The National Flag of Singapore
The modern nation of Singapore is widely believed to have been formed by Sir Thomas Stanford Raffles (He is now a famous hotel in Singapore!) in 1819, and formally became part of the British Empire in 1824. The colony had a blue ensign as its flag, which it used from the establishment of Singapore in the British Empire, through to near its independence.
Singapore became the capital for Britain's Straights Settlements, which where all Britain's territories in the Malayan area.
The Singapore flag was the blue ensign charged with a roundel featuring the coat of arms, consisting of a red diamond with a white upside down "Y" shaped stripe. Each of the three arms where charged with a crown.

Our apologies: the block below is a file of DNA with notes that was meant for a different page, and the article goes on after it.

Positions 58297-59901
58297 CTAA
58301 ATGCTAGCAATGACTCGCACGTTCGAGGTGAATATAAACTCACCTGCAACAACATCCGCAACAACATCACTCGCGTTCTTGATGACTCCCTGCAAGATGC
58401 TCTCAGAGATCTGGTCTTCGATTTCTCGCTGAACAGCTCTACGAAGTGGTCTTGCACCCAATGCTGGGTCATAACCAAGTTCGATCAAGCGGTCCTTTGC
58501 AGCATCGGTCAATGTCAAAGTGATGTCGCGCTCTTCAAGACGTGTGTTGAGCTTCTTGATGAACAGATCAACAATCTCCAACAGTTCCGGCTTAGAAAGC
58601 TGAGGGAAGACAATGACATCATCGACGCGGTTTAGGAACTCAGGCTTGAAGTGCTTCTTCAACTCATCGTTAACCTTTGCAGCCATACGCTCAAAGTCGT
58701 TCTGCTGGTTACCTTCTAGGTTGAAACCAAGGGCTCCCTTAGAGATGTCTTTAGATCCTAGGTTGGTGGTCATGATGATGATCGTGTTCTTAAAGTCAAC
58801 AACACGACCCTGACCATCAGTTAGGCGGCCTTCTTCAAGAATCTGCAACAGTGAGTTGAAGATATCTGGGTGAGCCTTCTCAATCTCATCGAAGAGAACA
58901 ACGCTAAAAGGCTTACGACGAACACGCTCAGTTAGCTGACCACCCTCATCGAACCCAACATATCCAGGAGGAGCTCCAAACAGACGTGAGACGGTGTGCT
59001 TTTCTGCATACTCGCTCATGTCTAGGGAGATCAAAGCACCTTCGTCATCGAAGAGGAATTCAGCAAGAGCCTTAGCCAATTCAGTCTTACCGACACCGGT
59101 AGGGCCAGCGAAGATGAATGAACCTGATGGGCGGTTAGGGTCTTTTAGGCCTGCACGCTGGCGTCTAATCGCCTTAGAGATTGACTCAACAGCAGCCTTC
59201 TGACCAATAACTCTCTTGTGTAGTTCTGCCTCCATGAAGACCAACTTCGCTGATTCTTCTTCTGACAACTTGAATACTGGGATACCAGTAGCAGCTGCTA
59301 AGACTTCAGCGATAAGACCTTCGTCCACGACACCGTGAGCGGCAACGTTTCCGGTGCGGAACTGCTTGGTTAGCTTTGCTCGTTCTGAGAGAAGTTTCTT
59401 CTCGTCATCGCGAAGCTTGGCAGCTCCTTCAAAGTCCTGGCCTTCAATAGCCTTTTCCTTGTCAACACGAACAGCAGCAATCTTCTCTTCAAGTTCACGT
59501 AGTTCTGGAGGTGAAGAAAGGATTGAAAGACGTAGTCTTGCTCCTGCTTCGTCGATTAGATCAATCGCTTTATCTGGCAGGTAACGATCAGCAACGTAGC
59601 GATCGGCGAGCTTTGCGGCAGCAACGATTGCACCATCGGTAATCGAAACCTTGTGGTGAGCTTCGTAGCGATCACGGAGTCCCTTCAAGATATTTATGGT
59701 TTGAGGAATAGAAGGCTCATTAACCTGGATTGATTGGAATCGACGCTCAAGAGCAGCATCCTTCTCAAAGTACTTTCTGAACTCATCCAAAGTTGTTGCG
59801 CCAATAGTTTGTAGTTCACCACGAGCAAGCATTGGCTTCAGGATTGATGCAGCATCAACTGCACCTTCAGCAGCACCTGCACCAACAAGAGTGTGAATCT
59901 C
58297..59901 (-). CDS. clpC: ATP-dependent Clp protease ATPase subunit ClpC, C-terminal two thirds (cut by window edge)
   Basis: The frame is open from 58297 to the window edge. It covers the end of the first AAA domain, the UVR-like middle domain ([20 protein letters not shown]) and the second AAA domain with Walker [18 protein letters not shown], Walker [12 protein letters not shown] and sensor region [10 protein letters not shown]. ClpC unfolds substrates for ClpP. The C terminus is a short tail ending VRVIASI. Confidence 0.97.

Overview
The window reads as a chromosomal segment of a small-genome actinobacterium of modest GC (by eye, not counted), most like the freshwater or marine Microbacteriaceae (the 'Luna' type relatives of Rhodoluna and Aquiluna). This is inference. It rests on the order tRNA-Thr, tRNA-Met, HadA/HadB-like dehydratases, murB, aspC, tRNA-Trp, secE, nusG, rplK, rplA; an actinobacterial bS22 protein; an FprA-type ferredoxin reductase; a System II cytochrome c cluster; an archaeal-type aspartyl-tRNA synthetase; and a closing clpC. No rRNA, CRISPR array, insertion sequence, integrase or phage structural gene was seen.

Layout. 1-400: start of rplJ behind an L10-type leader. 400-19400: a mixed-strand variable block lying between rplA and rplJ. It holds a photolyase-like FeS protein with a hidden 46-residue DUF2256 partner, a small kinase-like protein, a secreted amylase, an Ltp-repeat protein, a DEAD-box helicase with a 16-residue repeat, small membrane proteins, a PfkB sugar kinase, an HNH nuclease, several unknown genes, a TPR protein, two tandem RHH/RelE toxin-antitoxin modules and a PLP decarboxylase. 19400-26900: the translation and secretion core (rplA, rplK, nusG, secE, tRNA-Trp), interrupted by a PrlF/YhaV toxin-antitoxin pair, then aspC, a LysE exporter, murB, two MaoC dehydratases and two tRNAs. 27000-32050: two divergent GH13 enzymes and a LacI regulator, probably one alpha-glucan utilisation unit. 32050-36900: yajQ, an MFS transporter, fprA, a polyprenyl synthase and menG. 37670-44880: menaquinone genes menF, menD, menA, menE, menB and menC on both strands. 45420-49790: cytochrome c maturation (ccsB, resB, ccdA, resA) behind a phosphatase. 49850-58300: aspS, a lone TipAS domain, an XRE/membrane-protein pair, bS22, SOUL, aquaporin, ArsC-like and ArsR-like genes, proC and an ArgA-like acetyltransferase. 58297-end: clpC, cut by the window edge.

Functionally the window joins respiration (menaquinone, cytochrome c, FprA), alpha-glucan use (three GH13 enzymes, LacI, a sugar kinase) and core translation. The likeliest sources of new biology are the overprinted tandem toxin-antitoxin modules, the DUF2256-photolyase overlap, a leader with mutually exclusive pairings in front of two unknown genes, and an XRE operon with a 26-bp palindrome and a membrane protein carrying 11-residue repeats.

After the war, the flag was altered to give Singapore a unique flag, by taking the Straights flag, and reducing the number of crowns from 3, to 1.
Singapore adopted its national flag of a red and white horizontal bicolour, charged in the hoist with a crescent and 5 star emblem. This flag was adopted as the new national flag in1959. However, Singapore gained its independence as part of the Federation of Malaysia. However, due to major ideological and unreconcilable differences, Singapore became an independent city-state in 1965.
The bicolour flag became the flag of the new nation, with the crescent and 5 star emblem representing a young nation, its hopes for the future, and the unity of its many peoples.
Interestingly, the ensign of Singapore is very different to the national flag. Whilst most nations create a naval ensign by charging another flag with their own flag, Singapore opted for a plain red banner.
In the centre of the banner is a white disc with the crescent and 5 star emblem. However, the crescent is not facing from the hoist of the flag to the fly, but facing upwards.